Fleetwood woman, 25, suffered 18 months of recurring health problems before being rushed to hospital in critical condition and dying four months later

A 25-year-old woman died of a rare infection almost two years after she was struck with recurring abscesses and skin problems that baffled her doctors.

Tuesday, 27th April 2021, 7:00 am
Updated Wednesday, 28th April 2021, 9:30 am
Coral O'Donnell
Coral O'Donnell

Coral O'Donnell, 25, of Mount View, Fleetwood attended her local GP surgery, walk-in centre, and Blackpool Victoria Hospital numerous times in the 18 months leading up to January 2019 due to recurring abscesses on her face, neck and armpits.

On January 8, she phoned her sister 'in tears' after attending an appointment with a nurse at Fleetwood surgery, who she felt did not take her cough and cold-like symptoms seriously.

Two days later she was taken to Blackpool Victoria Hospital in a critical condition, where she remained in intensive care for 42 days. Her family was told she was suffering from double pneumonia and sepsis.

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She was sedated and placed on a ventilator while doctors tried to figure out the cause of her severe breathing problems. Her blood was tested for tuberculosis and the MRSA superbug, however, these came back negative.

It was almost five weeks before she was finally diagnosed with Panton Valentine Leukocidin - a deadly toxin that can kill white blood cells, and thus destroy the immune system.

She was transferred to Wythenshawe Hospital in Manchester, where she remained for two months before eventually dying on May 17.

At her inquest at Blackpool Town Hall yesterday, coroner Alan Wilson heard from GP Ayesha Ahmed, who saw miss O'Donnell at Fleetwood Surgery on November 8, and nurse Sara Davies, who saw her at the walk-in clinic just two days before she was first admitted to hospital.

Dr Ahmed said she prescribed Miss O'Donnell with a round of antibiotics she had requested, following on from another round of the drug that had been prescribed five days earlier, to clear up an abscess on her face that was 'soft and discharging and not painful'.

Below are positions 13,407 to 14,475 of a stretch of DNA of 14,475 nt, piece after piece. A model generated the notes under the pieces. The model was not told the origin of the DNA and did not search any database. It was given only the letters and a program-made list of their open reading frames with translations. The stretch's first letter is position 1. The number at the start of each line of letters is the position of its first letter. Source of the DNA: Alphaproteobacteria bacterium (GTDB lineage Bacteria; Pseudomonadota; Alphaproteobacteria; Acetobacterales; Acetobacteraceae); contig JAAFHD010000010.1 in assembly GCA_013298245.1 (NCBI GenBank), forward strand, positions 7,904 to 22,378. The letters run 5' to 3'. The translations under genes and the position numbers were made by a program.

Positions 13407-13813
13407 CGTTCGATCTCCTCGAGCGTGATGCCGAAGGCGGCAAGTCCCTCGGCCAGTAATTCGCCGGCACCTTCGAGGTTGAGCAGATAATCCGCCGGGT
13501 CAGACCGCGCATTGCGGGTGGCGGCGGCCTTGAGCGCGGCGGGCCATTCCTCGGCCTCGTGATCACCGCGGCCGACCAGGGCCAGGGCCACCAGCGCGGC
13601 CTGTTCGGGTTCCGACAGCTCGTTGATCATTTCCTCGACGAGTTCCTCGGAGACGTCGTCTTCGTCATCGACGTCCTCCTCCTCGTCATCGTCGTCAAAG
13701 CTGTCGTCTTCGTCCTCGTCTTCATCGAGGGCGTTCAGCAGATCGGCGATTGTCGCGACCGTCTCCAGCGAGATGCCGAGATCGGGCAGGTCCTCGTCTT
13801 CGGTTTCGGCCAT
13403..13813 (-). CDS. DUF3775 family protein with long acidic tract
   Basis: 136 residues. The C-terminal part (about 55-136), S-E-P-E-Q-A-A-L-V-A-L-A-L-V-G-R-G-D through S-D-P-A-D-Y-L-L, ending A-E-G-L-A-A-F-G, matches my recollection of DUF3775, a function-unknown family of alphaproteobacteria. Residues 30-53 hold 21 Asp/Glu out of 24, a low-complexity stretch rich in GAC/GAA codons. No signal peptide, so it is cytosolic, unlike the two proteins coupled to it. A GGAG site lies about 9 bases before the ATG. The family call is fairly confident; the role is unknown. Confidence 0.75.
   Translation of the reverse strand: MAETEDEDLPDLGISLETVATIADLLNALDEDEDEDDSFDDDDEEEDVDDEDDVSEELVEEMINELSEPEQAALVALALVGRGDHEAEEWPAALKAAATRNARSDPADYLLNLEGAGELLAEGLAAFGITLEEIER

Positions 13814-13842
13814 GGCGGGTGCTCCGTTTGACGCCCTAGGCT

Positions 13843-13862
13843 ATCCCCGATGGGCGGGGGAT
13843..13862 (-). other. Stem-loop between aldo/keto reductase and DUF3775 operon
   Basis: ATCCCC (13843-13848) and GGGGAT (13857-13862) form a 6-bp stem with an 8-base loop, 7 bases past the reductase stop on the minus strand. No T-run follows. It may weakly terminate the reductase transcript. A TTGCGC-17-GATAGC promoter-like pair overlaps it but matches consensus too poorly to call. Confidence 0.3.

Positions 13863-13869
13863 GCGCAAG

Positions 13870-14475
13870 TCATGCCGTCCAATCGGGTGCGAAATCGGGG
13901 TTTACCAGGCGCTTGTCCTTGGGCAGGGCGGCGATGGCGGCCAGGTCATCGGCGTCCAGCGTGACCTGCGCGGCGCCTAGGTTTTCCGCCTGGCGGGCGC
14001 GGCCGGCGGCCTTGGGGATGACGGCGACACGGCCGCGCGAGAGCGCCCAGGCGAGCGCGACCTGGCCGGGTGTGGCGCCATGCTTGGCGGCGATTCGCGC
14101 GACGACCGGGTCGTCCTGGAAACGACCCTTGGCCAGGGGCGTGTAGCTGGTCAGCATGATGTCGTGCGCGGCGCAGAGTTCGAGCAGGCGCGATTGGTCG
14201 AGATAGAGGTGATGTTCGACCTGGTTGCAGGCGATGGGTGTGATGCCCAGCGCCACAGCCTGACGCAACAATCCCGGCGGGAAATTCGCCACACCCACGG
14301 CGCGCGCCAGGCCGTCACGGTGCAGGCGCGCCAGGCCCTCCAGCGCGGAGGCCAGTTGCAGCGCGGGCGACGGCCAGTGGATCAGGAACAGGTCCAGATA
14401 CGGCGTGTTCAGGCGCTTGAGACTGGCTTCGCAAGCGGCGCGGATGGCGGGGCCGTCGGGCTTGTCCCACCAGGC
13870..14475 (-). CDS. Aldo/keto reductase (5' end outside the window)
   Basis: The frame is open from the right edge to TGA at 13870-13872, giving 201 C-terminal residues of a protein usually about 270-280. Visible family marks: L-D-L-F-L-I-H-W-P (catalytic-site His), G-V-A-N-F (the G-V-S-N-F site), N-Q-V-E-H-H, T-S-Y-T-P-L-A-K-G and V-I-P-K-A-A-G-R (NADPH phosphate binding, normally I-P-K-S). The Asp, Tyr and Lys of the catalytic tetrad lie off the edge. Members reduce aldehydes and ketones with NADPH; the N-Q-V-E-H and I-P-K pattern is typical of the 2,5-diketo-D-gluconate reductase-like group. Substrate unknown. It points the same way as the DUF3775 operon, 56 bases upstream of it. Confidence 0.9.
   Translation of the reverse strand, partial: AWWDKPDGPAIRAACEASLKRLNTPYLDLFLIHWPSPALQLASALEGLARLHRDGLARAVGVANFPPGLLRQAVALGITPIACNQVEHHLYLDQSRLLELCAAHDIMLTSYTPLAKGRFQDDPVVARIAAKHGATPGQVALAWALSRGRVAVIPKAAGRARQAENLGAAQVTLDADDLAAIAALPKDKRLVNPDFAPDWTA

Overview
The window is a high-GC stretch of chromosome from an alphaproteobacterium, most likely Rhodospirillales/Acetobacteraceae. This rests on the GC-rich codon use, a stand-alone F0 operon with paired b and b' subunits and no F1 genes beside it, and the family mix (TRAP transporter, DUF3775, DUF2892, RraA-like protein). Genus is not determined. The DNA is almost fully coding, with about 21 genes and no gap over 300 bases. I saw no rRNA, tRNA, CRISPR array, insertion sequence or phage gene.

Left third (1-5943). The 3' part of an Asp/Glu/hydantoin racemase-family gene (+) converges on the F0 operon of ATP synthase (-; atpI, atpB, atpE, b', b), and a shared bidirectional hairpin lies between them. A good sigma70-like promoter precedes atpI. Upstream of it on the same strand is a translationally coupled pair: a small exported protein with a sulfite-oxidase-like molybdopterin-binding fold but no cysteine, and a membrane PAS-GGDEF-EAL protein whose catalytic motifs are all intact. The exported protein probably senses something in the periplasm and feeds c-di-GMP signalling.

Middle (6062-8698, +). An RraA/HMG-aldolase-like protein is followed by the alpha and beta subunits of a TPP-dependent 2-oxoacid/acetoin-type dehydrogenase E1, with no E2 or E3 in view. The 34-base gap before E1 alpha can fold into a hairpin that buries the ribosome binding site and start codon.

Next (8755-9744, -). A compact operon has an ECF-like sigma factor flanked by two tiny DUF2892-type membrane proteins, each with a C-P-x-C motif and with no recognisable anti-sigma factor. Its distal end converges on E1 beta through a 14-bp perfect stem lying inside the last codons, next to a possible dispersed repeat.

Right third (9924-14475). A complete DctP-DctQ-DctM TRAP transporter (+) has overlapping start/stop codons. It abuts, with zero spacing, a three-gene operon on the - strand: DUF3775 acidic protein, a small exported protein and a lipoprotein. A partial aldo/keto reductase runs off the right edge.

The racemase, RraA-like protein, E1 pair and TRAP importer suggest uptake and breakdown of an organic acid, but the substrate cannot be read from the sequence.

When asked by the coroner if she suspected Miss O'Donnell may have been suffering from PVL, she said she had never come across the infection before, and that she 'hadn't heard of it before'.

On January 8, while her parents were on holiday, Miss O'Donnell, who worked as a fishmonger, attended the Fleetwood walk-in centre after suffering from flu-like symptoms for five days.

She was examined by nurse Sara Davies, who reported she had 'no signs of a bacterial infection' and advised her to carry on using paracetamol and olbas oil to treat her symptoms.

Miss O'Donnell's sister Jade asked Ms Davies, who attended court via video link: "Can you recall from that day anything that would tell you why (Coral) was extremely upset after having an appointment with you? Immediately after the appointment she called me, very upset, saying she didn't think that you took her symptoms seriously and that you were quite rude to her.

"She was in tears on the phone."

Ms Davies replied: "I personally take pride in my job and I make sure I do a thorough examination."

Two days later, Miss O'Donnell's mother returned from her holiday to find her daughter in bed looking 'grey', and called an ambulance.

She was taken to Blackpool Victoria Hospital at around 10pm, where she was seen in A&E by Dr Robert Downes, who said her symptoms were so severe that he thought she was possibly suffering from undiagnosed leukemia. Her white blood cell count was 0.6, indicating she was 'extremely sick and may have some underlying conditions'.

He said: "I thought if it was flu, it was the worst case of flu I'd ever seen."

He arranged for Coral to be transferred to intensive care for further observation. At around 3.30am her condition worsened and plans were made for her to be put on a ventilator, and to under a bronchoscopy.

When asked about PVL, Dr Downes said he had only seen the infection once before in his 25-year career.

The inquest continues.